Weight gain is common following treatment for breast cancer. The causes are complex, and carrying extra weight can make some of the side effects of treatment worse. Our recent study of women undergoing treatment for breast cancer, found that when encouraged to lose a modest amount of weight (5% of their body weight), it improved their physical quality of life and reduced their pain levels. They also reduced their risk of heart disease and diabetes.
Besides these well-established tips, a small body of research suggests that two other behaviors, linked to our biological clock, can impact health after a breast cancer diagnosis.
4. Sleep well
Sleep disturbances – common in women with breast cancer – can persist for years after your treatment ends.
Women with breast cancer who struggle regularly fall asleep or stay asleep at night – compared to those who rarely or never – are at greater risk of dying from any cause.
And it’s not just about how goodbut also how long you sleep. sleep longer more than nine hours a night – compared to seven to eight hours – is associated with a 48% increased risk of breast cancer recurrence. But, studies have yet to unravel possible reasons for this. Is the increased risk of cancer recurrence the result of sleeping longer or is sleeping longer a consequence of disease progression or recurrence?
5. Be careful when you eat
Preliminary research suggests that when you eat matters. delay time between the last meal of the day (lunch or supper) and the first meal of the next day (breakfast) can help reduce the risk of breast cancer recurring.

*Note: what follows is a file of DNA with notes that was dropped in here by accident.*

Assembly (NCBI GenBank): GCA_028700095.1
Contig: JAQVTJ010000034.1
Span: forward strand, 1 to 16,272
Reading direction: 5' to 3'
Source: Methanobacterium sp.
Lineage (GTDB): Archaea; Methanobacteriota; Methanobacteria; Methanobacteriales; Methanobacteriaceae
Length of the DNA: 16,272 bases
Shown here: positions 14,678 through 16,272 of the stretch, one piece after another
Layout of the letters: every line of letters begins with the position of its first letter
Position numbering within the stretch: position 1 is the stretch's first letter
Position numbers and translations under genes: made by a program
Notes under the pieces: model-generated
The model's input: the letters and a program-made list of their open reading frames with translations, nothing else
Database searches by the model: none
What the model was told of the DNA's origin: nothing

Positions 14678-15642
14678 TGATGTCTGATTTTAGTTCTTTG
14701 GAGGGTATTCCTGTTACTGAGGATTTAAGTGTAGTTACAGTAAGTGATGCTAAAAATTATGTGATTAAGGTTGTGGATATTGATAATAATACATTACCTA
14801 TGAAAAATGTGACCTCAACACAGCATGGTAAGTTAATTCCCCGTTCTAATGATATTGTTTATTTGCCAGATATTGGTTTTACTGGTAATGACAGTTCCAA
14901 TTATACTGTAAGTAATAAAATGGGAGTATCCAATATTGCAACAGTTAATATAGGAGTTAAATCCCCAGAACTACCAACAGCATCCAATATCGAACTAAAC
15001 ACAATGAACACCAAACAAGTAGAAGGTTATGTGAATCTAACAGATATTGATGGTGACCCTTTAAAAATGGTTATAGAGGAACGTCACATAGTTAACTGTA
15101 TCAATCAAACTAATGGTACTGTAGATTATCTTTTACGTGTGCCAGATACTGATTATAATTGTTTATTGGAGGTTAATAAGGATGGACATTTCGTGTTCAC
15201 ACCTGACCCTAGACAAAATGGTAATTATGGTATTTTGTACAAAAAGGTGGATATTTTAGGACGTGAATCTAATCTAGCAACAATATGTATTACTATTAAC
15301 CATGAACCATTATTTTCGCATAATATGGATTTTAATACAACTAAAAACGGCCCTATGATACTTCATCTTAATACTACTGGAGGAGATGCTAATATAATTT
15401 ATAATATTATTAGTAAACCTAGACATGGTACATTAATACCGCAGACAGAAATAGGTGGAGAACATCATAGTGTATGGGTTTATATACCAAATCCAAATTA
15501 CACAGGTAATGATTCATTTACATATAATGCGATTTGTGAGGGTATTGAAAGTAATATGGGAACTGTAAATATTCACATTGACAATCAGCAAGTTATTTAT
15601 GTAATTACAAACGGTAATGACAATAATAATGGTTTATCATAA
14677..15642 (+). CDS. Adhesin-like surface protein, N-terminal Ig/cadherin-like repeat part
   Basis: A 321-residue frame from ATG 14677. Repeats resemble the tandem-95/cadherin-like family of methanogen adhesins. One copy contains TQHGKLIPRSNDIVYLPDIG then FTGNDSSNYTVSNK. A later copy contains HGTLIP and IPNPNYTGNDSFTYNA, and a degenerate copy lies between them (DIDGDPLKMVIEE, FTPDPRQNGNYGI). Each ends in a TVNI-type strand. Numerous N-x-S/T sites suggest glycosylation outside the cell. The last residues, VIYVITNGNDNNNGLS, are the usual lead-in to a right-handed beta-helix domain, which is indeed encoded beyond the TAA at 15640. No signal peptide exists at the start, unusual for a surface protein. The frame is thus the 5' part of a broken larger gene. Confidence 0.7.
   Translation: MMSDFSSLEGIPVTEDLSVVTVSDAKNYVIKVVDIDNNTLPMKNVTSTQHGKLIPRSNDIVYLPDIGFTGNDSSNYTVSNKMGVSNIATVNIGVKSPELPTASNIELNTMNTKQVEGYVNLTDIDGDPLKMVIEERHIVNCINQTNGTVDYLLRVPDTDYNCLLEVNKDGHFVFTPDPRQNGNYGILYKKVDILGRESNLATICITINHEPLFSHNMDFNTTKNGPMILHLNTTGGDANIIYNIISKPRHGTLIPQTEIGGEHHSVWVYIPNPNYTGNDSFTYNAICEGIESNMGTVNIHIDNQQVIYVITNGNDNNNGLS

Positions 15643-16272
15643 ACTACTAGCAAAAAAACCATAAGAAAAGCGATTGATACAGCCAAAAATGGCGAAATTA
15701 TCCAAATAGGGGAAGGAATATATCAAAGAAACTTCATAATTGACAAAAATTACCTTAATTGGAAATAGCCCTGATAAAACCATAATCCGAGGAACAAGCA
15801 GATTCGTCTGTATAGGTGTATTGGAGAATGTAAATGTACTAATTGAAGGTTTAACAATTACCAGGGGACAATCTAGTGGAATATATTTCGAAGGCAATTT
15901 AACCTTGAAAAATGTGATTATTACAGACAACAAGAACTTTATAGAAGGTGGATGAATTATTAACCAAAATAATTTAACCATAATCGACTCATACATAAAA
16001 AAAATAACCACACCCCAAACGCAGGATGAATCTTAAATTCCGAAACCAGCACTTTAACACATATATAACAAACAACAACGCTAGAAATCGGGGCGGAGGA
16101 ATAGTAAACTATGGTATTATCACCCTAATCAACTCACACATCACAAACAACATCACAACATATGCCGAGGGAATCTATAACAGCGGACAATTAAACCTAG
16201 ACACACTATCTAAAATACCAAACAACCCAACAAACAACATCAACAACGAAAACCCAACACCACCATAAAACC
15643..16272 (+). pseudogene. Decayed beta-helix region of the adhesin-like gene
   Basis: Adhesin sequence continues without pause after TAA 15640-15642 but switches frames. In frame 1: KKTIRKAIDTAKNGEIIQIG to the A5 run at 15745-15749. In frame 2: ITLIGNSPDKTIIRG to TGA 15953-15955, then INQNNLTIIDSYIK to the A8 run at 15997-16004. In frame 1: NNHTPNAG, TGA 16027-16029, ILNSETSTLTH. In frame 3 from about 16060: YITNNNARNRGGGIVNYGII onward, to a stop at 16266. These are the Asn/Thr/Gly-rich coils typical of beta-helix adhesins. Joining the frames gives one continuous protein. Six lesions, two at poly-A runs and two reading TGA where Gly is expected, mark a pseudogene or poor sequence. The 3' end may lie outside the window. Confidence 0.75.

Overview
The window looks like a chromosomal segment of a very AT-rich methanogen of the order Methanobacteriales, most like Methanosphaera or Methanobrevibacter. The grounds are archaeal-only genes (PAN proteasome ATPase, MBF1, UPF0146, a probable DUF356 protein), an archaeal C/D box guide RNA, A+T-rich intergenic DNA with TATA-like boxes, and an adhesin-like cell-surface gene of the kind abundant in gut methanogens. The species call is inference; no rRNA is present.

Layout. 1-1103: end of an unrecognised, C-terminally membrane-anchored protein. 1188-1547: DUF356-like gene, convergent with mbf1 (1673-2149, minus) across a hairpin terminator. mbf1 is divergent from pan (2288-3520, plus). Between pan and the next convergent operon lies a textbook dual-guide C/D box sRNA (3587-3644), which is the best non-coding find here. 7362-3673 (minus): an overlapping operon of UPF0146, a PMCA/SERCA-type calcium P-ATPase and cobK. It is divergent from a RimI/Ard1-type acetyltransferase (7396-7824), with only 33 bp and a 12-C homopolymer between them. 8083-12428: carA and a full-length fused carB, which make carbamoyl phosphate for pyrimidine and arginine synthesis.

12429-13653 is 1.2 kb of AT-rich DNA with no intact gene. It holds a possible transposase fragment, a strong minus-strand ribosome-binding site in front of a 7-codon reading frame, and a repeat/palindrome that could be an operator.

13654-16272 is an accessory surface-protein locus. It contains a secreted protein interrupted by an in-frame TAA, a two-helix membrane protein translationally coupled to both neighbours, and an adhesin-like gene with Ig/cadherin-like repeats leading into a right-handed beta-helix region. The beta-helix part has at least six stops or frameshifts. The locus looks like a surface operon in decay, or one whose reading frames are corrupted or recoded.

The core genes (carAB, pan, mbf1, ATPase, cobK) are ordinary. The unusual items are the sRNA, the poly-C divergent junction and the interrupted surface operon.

When women reported fasting overnight for less than 13 hours – versus 13 hours or more – after a breast cancer diagnosis, it was linked to a 36% increase risk of breast cancer recurrence. But the study authors note that randomized trials are needed to test whether increasing the length of overnight fasting can reduce disease risk.
Small steps to big changes
The World Cancer Research Fund has developed a list of recommendations to reduce the risk of cancer and reduce the risk of cancer recurrence. But our research found that most women do not meet these recommendations after their breast cancer diagnosis. Changing habits after breast cancer can also be more difficultmainly due to fatigue and stress.
Starting to exercise after treatment can be intimidating and even scary. It’s a good idea to start small, for example: try to increase exercise by 10-15 minutes each week. Having an exercise buddy really helps and there are a lot of exercise programs for people who have had breast cancer.
Common questions about exercising after a breast cancer diagnosis understand how to avoid swelling and discomfort from lymphedema, which develops in about 20% of breast cancer survivors who have had their lymph nodes removed. People also worry about discomfort from exercise and wig or irritation from radiation. Specific tips is available.
Similar to exercise goals, rather than striving for the perfect diet, you can aim to eat more vegetables each week.
Sleep can be difficult if you’re worried about a cancer diagnosis or treatment, but tips Getting the recommended seven to nine hours of sleep each night means exercising earlier in the day, avoiding snacks before bed, and practicing good sleep hygiene.